When my grandfather passed away, I never could have predicted that clothing would be the thread that would connect us years after his death.
My maternal grandpa, Roland “Ron” Kessler (who my family endearingly called “Paw Paw”) was someone with whom I shared many passions—writing, art, music, reading. He and my grandmother, Rose, lived in a house five minutes down the street, but they weren’t anything like the overbearing grandparents I saw on reruns on Everybody Loves Raymond. To me, they equaled my parents or my siblings in our level of closeness. Growing up, I spent countless days visiting their house, where I played with Powerpuff Girls toys, watched Disney films on VHS, learned how to play pool and greedily chowed down on pepperoni pizza Hot Pockets. To this day, I have strong memories of that house and my time with my grandparents…but I don’t recall my grandfather and I ever discussing the clothes on our backs. Not once.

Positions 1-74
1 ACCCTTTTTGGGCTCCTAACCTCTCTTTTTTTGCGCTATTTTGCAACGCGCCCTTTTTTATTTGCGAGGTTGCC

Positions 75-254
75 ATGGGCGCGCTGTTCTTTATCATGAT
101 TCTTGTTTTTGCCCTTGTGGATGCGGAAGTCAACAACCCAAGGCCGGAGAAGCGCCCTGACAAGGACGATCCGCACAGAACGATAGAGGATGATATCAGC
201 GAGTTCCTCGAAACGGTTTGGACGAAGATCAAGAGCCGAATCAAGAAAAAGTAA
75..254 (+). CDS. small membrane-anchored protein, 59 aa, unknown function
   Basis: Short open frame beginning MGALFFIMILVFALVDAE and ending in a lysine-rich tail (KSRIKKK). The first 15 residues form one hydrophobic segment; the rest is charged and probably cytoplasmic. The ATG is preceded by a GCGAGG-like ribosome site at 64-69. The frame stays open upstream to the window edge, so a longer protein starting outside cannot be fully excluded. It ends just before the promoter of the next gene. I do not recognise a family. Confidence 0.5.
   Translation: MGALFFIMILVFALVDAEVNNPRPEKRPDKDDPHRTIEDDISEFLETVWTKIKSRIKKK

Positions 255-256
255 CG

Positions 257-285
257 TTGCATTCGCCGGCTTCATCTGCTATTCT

Flash forward to February 2018, when my grandfather passed away on Valentine’s Day (a coincidence my family deemed fitting, given his loving nature). I found myself standing in his bedroom, staring at piles of sweaters, button-ups, scarves, socks and more. “I’m going to donate whatever you don’t want,” my Grandma Rose told me. (I happened to be the only one who was the same size as he was.)
As I scanned the apparel, I realized that I was looking at someone’s entire life scattered across the bed. In truth, I had never paid much attention to Paw Paw’s clothing, but in that moment, I started picking out sweater after sweater, shirt after shirt. Maybe it was a desperate attempt to hold onto him, but still, I carried home those heaving bags of clothes.